A noise—a thud and then a scratching sound—made her jump, startling her from her thoughts. She cocked her head, listening, then decided it had been thick snow or a row of icicles, falling from the roof. You never knew how quiet a house could be until you were totally alone in it.
Since her grandmother had died, Jenny had been waking up in the middle of the night, her mind full of memories begging to be written down. All of them seemed to emanate, like the smells of baking, from her grandmother's kitchen. Jenny had kept a diary or journal nearly all her life, and over the past few years, her habit had evolved into a regular column for the Avalon Troubadour, a mingling of recipes, kitchen lore and anecdotes. Since Gram's passing, Jenny could no longer check a fact with her, or pick her brain about the origin of a certain ingredient or baking technique. Jenny was on her own now, and she was afraid that if she waited too long, she'd forget things.
The thought stirred her into action. She'd been meaning to transcribe her grandmother's ancient recipes, some of them still in the original Polish, written on brittle, yellowed paper. The recipes were stored in the pantry in a latched tin box that hadn't been opened in years. Ignoring the fact that it was now three-thirty in the morning, Jenny headed downstairs. When she stepped into the pantry, she was struck by an achingly familiar smell—her grandmother's spices and the aroma of flour and grain. She stood on tiptoe to reach the old metal box. Sliding it off the shelf, she lost her balance and dropped the thing, its contents exploding at her fuzzy-slippered feet.
She uttered a word she never would have said when Gram was alive, tiptoeing gingerly as she tried not to step on any of the fragile old documents. Now she would need a flashlight, because the dark pantry didn't have a light. She found a flashlight in a utility drawer but its batteries were dead and there wasn't another fresh battery in the house. She considered lighting a candle but didn't want to have a mishap with the one-of-a-kind handwritten recipes. Leaning against the kitchen counter, she rolled her eyes heavenward. "Sorry about that, Gram," she said.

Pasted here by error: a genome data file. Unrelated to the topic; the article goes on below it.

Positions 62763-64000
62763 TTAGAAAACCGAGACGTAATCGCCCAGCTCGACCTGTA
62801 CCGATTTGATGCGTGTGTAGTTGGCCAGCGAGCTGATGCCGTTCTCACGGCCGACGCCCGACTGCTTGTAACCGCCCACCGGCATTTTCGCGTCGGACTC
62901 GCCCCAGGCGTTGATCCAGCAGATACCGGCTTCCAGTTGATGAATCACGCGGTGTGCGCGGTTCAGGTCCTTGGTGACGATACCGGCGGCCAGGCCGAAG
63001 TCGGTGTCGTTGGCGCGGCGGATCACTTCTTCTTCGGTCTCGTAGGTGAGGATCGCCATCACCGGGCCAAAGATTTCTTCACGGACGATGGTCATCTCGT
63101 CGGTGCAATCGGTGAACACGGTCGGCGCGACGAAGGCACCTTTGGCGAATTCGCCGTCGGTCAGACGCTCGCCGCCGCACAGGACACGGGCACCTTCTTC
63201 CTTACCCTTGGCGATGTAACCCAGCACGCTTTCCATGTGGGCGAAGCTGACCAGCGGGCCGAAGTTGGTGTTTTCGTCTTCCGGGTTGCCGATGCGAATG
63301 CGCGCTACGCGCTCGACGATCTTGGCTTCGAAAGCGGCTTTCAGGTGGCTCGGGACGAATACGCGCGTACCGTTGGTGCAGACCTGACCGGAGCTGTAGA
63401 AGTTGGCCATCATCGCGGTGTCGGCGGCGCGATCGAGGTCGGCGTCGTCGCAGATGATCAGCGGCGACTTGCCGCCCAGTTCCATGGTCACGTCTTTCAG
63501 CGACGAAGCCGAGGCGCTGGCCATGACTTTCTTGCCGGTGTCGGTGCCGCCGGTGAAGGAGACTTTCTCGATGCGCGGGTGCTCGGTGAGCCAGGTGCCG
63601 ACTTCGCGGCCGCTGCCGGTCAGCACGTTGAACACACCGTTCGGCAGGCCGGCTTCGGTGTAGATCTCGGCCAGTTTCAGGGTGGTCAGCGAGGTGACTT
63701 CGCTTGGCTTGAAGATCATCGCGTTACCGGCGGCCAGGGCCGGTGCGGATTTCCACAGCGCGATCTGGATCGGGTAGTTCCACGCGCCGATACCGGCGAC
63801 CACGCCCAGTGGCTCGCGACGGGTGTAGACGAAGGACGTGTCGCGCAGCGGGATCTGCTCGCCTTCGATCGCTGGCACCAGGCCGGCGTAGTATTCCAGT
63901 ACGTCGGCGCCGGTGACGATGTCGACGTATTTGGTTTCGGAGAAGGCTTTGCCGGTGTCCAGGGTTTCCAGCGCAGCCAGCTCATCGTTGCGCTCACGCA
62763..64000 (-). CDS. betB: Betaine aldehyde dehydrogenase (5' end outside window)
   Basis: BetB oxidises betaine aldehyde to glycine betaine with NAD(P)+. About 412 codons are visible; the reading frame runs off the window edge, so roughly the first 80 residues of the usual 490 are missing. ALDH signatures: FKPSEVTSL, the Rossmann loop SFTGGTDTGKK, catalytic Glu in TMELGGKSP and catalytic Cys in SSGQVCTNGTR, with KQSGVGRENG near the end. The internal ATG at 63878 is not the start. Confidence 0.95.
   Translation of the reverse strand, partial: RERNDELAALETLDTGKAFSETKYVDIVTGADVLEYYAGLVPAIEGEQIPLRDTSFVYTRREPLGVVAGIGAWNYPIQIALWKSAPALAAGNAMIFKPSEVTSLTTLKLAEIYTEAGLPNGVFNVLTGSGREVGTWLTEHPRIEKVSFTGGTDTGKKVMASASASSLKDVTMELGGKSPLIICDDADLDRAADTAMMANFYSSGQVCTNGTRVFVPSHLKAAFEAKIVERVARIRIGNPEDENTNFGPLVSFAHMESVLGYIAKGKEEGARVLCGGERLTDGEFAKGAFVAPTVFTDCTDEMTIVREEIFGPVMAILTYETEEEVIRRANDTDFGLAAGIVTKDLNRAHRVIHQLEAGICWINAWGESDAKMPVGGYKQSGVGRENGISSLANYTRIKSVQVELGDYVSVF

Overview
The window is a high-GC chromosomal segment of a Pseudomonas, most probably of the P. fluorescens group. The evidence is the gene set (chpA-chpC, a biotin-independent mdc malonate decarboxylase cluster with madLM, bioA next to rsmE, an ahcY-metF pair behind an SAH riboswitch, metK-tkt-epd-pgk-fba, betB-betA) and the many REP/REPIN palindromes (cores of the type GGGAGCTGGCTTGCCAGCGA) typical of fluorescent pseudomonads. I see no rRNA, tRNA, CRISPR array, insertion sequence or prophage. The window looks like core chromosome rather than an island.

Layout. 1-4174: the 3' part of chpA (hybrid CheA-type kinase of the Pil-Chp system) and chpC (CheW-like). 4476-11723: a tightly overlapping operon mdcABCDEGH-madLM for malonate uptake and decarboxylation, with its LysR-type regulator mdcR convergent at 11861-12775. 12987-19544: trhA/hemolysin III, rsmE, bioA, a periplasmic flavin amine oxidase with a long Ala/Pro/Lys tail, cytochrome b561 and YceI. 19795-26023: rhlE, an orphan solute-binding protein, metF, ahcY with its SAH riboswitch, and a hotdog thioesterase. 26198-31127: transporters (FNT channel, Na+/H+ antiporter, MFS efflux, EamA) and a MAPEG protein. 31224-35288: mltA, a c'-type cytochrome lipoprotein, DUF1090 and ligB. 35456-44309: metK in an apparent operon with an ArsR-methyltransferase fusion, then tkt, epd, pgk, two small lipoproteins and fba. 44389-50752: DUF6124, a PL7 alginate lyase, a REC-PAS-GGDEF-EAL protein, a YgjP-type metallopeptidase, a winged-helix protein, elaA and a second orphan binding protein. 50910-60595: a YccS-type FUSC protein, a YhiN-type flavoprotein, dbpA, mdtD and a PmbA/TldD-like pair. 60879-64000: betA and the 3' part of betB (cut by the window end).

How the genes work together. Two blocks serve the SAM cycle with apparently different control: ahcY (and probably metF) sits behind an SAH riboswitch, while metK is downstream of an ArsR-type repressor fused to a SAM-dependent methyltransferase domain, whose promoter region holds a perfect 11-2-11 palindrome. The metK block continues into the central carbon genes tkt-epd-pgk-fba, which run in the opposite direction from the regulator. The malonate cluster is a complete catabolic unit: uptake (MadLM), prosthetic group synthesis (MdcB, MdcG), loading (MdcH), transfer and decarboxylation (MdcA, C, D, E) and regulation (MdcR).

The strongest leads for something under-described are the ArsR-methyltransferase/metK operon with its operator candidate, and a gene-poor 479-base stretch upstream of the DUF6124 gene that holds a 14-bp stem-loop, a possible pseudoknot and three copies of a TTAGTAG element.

Her gaze found the smoke detector. Aha, she thought. She dragged a kitchen chair over to it and climbed up, opening the smoke detector, removing its two double-A batteries and fitting them in the flashlight.
She headed back into the pantry, gently picking up the papers, which rustled like dry autumn leaves. She put the loose papers in the box and brought it out to the kitchen. There were old notes and recipes in her grandmother's native Polish. On the back of a yellowed page with crumbling edges, she spotted a signature in fading, delicate strokes of ink—Helenka Maciejewski—practiced a dozen times in a girlish hand. That was her grandmother's married name before it had been Anglicized. She must have written it as a young bride.
There were things about her grandparents Jenny would never know. What had it been like for them, as newlyweds barely out of childhood, leaving the only home they knew to start a life half a world away? Were they frightened? Excited? Did they quarrel with each other, cling to each other?
She closed her eyes as a now-familiar onslaught of panic started in her stomach and pushed through her, pressing at her chest. These panic attacks were something brand-new for Jenny, a grim and unexpected development. The first one struck at the hospital as she was moving woodenly through the duties of the next of kin. She'd been signing some form or other when the fingers of her left hand went numb and she dropped the pen to clutch her throat."I can't breathe," she'd told the clerk. "I think I'm having a heart attack."
The doctor who treated her, a tired-looking resident from Tonawanda, had been calm and compassionate as he evaluated her and then explained the condition. Not uncommon, the intense attack was a physical response to emotional trauma, the symptoms as real and frightening as they would be for any illness.
Since then, Jenny had become intimately familiar with the symptoms. Practical, levelheaded Jenny Majesky was not supposed to succumb to something as uncontrollable and irrational as a panic attack. She was helpless to stop it now as a singularly unpleasant sensation rose through her, like a parade of spiders climbing up her throat. Her heart seemed to expand in her chest.
She cast a wild look around, wondering where she'd left the bottle of pills the doctor had given her. She hated the pills almost as much as she hated the panic attacks. Why couldn't she just snap out of it? Why couldn't she just suck it up and calm herself with a cup of strong coffee and a taste of her grandmother's apricotjam kolaches?